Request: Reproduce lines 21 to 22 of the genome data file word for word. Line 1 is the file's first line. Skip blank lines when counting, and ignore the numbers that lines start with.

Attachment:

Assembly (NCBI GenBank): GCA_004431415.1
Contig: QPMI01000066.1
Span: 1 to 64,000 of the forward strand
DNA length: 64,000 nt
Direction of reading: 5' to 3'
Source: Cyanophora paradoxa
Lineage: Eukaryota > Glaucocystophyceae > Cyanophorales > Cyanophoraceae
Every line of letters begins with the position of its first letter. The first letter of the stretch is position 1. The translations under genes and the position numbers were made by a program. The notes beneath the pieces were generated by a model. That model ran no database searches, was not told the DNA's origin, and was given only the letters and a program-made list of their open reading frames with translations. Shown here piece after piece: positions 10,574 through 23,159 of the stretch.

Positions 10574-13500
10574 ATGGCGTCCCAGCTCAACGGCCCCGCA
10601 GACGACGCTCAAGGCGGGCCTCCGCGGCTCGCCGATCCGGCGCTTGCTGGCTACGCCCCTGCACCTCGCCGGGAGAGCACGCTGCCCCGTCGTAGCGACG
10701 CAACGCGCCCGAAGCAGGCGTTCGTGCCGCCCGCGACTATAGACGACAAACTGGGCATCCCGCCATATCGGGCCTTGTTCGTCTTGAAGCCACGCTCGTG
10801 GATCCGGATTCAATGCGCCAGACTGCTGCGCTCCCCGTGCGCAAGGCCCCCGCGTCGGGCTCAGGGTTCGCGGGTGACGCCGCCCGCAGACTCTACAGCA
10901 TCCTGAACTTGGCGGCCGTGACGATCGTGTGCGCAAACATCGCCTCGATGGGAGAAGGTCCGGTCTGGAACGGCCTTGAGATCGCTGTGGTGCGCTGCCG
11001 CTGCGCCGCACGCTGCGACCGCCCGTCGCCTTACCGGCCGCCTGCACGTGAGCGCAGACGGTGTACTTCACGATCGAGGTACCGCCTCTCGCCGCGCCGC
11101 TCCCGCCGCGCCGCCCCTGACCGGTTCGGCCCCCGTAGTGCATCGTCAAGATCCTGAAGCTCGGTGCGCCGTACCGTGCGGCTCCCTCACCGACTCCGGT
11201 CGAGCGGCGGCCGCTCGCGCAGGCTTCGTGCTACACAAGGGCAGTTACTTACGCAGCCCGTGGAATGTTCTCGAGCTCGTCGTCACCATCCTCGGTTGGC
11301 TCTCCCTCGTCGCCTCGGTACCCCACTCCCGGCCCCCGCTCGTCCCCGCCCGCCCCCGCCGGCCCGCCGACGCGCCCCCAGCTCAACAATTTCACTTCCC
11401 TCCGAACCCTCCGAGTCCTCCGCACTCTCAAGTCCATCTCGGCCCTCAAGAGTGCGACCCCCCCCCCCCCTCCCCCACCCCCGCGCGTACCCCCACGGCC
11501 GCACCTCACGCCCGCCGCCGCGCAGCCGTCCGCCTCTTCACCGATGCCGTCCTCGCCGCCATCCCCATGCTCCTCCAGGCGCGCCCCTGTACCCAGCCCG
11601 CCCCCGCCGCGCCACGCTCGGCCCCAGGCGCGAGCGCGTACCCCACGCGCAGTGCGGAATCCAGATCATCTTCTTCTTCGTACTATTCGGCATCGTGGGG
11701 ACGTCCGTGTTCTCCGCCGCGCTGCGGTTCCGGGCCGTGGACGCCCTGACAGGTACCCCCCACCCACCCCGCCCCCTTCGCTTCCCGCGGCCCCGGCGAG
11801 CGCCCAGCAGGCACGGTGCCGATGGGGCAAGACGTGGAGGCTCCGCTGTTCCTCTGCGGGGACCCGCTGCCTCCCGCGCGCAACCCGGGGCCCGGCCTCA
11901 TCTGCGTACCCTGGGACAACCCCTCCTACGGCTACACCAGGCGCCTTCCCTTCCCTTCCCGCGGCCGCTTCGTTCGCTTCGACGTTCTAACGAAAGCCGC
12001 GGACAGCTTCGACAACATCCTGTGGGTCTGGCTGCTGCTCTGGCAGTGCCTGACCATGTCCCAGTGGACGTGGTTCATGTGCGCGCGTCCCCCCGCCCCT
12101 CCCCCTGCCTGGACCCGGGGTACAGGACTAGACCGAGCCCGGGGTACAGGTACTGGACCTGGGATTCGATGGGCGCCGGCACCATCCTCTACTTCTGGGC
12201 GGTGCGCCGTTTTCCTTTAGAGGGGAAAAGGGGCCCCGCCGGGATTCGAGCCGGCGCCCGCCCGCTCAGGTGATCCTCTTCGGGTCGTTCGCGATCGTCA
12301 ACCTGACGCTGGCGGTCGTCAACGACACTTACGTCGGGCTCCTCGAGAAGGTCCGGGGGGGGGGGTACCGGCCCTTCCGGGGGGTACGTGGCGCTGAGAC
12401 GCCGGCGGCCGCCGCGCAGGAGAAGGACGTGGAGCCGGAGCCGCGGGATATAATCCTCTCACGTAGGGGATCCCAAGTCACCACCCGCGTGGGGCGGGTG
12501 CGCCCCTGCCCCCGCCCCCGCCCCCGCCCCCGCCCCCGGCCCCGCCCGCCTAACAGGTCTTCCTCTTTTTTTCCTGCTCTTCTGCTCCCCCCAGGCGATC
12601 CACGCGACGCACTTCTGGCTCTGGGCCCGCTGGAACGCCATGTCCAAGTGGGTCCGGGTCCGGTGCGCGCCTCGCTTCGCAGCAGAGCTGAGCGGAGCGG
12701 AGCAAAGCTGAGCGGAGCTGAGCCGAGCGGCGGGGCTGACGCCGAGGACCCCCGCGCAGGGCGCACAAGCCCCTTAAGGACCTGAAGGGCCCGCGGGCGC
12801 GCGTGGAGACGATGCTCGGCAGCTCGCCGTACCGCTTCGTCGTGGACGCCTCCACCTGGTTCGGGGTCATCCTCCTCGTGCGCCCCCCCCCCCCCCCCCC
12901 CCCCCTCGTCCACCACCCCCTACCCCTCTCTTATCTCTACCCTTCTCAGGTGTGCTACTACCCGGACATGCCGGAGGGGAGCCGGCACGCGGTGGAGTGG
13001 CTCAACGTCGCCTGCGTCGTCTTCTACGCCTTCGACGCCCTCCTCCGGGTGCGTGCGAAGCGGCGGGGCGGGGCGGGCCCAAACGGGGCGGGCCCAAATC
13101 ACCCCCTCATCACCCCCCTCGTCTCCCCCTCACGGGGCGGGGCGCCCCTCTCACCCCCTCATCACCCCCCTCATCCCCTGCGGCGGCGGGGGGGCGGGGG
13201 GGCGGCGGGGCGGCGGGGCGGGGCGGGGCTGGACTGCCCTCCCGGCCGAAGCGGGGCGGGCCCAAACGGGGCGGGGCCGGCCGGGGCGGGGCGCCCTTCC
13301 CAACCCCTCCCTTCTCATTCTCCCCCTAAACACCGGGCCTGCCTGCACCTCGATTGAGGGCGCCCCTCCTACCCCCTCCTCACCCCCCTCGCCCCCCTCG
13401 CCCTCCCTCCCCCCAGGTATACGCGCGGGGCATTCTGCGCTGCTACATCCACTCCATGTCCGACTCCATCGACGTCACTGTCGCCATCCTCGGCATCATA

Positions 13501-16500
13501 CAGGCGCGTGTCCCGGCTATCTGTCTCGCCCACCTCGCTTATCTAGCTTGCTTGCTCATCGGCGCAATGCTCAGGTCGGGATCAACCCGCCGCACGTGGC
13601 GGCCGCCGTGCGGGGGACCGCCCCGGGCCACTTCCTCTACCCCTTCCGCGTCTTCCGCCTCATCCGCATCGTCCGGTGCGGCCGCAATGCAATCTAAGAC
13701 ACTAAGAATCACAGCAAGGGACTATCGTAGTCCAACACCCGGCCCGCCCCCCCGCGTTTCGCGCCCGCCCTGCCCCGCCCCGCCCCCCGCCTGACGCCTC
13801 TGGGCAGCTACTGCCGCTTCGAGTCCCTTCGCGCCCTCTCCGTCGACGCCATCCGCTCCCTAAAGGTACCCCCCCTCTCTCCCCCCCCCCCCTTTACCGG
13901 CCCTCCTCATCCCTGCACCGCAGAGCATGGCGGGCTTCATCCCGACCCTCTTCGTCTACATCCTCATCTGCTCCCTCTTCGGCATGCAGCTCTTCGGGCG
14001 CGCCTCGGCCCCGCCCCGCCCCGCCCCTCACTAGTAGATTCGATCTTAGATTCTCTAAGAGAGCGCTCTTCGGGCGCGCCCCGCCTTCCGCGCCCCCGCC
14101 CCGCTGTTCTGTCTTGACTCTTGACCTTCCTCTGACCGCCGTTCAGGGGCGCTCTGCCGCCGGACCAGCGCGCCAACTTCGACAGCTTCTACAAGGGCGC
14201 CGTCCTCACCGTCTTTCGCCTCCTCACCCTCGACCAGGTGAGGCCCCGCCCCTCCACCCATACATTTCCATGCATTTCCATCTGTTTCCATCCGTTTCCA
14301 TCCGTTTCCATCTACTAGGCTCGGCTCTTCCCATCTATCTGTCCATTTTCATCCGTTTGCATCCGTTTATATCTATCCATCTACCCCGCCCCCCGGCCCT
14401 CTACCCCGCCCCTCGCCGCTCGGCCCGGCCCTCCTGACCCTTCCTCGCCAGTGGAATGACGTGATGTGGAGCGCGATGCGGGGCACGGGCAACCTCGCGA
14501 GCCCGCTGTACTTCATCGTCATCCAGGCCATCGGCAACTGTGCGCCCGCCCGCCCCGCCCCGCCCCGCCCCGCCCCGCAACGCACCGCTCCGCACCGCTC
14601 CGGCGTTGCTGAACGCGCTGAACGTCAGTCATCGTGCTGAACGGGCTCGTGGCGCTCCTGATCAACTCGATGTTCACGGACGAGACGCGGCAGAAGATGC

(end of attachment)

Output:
11601 CCCCCGCCGCGCCACGCTCGGCCCCAGGCGCGAGCGCGTACCCCACGCGCAGTGCGGAATCCAGATCATCTTCTTCTTCGTACTATTCGGCATCGTGGGG
11701 ACGTCCGTGTTCTCCGCCGCGCTGCGGTTCCGGGCCGTGGACGCCCTGACAGGTACCCCCCACCCACCCCGCCCCCTTCGCTTCCCGCGGCCCCGGCGAG